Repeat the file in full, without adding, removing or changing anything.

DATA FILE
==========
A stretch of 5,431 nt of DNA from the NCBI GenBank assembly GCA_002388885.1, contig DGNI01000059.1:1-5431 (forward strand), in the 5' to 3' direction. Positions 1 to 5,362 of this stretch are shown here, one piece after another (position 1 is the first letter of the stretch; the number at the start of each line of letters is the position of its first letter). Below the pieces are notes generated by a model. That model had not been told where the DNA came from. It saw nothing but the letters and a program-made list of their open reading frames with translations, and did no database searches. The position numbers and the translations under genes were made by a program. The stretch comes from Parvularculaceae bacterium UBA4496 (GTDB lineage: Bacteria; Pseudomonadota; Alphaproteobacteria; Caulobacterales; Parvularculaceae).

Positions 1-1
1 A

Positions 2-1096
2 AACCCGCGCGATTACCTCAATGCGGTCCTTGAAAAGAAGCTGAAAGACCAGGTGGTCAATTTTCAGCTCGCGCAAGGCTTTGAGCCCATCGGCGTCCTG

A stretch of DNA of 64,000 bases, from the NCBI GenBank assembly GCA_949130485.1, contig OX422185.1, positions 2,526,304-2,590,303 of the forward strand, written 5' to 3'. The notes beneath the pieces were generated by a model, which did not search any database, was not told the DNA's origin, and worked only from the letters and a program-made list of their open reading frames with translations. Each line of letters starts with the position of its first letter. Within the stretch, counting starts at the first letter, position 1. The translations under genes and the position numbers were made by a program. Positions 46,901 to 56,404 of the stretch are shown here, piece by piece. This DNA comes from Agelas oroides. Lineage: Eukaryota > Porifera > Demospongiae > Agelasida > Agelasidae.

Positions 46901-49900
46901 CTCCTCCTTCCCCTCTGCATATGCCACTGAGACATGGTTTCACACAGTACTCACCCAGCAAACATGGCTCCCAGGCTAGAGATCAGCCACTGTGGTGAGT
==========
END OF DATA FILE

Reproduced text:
A stretch of 5,431 nt of DNA from the NCBI GenBank assembly GCA_002388885.1, contig DGNI01000059.1:1-5431 (forward strand), in the 5' to 3' direction. Positions 1 to 5,362 of this stretch are shown here, one piece after another (position 1 is the first letter of the stretch; the number at the start of each line of letters is the position of its first letter). Below the pieces are notes generated by a model. That model had not been told where the DNA came from. It saw nothing but the letters and a program-made list of their open reading frames with translations, and did no database searches. The position numbers and the translations under genes were made by a program. The stretch comes from Parvularculaceae bacterium UBA4496 (GTDB lineage: Bacteria; Pseudomonadota; Alphaproteobacteria; Caulobacterales; Parvularculaceae).

Positions 1-1
1 A

Positions 2-1096
2 AACCCGCGCGATTACCTCAATGCGGTCCTTGAAAAGAAGCTGAAAGACCAGGTGGTCAATTTTCAGCTCGCGCAAGGCTTTGAGCCCATCGGCGTCCTG

A stretch of DNA of 64,000 bases, from the NCBI GenBank assembly GCA_949130485.1, contig OX422185.1, positions 2,526,304-2,590,303 of the forward strand, written 5' to 3'. The notes beneath the pieces were generated by a model, which did not search any database, was not told the DNA's origin, and worked only from the letters and a program-made list of their open reading frames with translations. Each line of letters starts with the position of its first letter. Within the stretch, counting starts at the first letter, position 1. The translations under genes and the position numbers were made by a program. Positions 46,901 to 56,404 of the stretch are shown here, piece by piece. This DNA comes from Agelas oroides. Lineage: Eukaryota > Porifera > Demospongiae > Agelasida > Agelasidae.

Positions 46901-49900
46901 CTCCTCCTTCCCCTCTGCATATGCCACTGAGACATGGTTTCACACAGTACTCACCCAGCAAACATGGCTCCCAGGCTAGAGATCAGCCACTGTGGTGAGT